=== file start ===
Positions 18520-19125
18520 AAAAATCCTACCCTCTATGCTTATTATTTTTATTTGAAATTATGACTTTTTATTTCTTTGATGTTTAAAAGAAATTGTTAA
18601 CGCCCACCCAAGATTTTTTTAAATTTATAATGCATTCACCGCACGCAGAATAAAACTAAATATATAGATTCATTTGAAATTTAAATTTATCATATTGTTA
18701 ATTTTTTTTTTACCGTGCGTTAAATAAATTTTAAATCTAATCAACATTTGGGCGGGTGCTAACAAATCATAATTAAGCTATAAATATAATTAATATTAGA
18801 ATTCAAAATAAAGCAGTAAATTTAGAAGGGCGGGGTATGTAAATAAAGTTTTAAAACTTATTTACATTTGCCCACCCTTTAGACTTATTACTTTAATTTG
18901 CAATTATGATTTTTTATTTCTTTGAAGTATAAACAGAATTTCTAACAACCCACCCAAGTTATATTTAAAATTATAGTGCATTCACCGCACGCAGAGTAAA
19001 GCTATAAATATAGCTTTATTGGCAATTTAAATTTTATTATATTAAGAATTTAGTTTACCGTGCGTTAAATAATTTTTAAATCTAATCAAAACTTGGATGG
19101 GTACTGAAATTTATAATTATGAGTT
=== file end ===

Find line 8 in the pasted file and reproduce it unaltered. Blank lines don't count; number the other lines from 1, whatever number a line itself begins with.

19101 GTACTGAAATTTATAATTATGAGTT